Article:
1 tablespoon olive oil 1 medium onion, diced 1 pound ground beef 2 cloves garlic, minced 2 tablespoons chili powder 2 teaspoons ground cumin 1 teaspoon salt 1/2 teaspoon ground black pepper 1 can (15-1/2 ounces) black beans, drained 2 cups frozen corn 1 can (15 ounces) tomato sauce 1 can Ro-tel diced tomatoes with green chilies, undrained 1 cup beer (or water)
In a large Dutch oven or heavy pot, sauté the onion in the olive oil until golden, about 10 minutes. Add in the ground beef and brown. Once the meat is browned, siphon off the fat. Add in the garlic and sauté until fragrant. Add in the rest of the seasonings and stir to bloom their flavor.
Stir in beans, corn, tomato sauce and Ro-tel. Pour in beer (or water) and bring to a boil. Reduce heat; simmer, uncovered, 20-30 minutes, stirring occasionally. Taste for seasonings and serve.
I was searching for barley in my pantry (never found it) and came across a bag of dried garbanzo beans. As it was dated 5 years ago, I figured I should go ahead and do a chickpea shawarma recipe that I’ve wanted to try.
Dried chickpeas triple in size after they’ve soaked at least 8 hours. If yours are anywhere near as old as mine, they might not have tripled even after soaking overnight. Therefore, I transferred them to a large pot and covered them in water before bringing it to a boil. I turned off the heat after ten minutes and left them there in the hot water for an hour and that did the trick to soften them enough for cooking.
I didn’t make traditional hummus as I didn’t have any tahini but the spice mixture and olive oil makes for a tasty paste that spreads like a charm. The roasted chickpeas make for a lovely crunch in your sandwich and as a snack, too.
Once finished, I made chickpea shawarma sandwiches. Delicious and packed with plant protein and soluble fiber! I ended up eating all the roasted chickpeas watching a football game before I remembered to take a picture with them in it.
1 lb of dried chickpea/garbanzo beans 1 bay leaf Shawarma spice mix (recipe below) Olive oil
Soak beans overnight. Place softened beans in a large pot with the bay leaf and cover with water and bring to a boil. Simmer for 1 1/2 to 2 hours or until tender. Strain and then place in cold water and stir with your hands to release the tough outer coatings. Skim those off. Repeat at least twice more to remove as many of the outer coatings as you can.
Once the beans are cooled, divide in half. That is about three cups for each of the next stages of this recipe.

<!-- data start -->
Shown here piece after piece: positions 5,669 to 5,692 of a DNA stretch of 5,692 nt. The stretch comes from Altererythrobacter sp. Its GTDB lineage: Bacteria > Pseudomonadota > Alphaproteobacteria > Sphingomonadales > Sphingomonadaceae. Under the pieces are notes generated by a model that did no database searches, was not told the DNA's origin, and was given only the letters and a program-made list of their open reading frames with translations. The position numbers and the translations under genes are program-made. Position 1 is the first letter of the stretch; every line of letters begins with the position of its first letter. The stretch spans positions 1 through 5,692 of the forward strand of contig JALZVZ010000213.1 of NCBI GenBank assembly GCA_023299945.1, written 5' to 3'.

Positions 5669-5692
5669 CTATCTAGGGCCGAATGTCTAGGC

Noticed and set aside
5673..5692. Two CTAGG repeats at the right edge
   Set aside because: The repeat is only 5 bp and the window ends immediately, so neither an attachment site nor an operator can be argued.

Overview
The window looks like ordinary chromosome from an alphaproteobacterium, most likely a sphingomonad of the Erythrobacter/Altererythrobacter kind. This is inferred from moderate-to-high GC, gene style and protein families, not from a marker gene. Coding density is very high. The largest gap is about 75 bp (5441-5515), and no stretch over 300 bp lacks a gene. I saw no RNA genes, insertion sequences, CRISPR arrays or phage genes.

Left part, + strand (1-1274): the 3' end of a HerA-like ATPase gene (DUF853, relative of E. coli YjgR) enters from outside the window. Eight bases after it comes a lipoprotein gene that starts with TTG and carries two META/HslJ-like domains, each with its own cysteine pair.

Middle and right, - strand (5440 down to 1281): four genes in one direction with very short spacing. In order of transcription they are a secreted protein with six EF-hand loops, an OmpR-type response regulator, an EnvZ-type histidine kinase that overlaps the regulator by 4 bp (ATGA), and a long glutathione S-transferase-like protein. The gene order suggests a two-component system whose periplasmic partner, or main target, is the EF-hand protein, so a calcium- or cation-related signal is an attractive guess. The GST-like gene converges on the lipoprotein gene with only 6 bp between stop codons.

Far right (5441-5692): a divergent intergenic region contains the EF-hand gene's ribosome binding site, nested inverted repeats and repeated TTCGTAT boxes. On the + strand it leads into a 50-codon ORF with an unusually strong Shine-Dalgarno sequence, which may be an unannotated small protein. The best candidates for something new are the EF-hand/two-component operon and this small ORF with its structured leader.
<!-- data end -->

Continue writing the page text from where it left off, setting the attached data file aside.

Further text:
Process half with two teaspoons of the shawarma spice mixture, three tablespoons of olive oil and a tablespoon of lemon juice in a food processor. Pulse to mix and scrape down the sides as necessary to make sure everything gets incorporated into the paste. Taste for seasoning and add more olive oil if you’d like it creamier.
Roast the other half by preheating oven to 400 degrees. Dry the chickpeas well before placing in a bowl and tossing with a tablespoon of olive oil and a teaspoon of the shawarma spice mixture. Spread in a single layer onto a 9×13 baking pan. I prefer a baking pan over a baking sheet as the high sides mean I can toss the beans better.
Bake on the lowest rack on oven and, every 15-20 minutes or so, shake the pan so nothing sticks to the bottom and burns. Cook until beans are browned and crispy, about 30-45 minutes. Remove from oven and while still warm toss with more shawarma spice mixture.
To make sandwiches – spread chickpea paste into halves of pita bread or onto flatbread. Place slices of tomato and cucumber into the pita and add some of the roasted chickpeas for crunch.
After cooling, store roasted chickpeas in a zip top bag on the counter and eat within a couple of days.
Store chickpea paste in the refrigerator.
Shawarma Spice Mixture
2 teaspoons paprika 1 teaspoon salt ½ teaspoon freshly ground black pepper ½ teaspoon granulated garlic ½ teaspoon ground cumin ½ teaspoon ground cinnamon ¼ teaspoon ground turmeric ⅛ teaspoon cayenne
In a small bowl, combine the spices. Store any extra in an airtight container.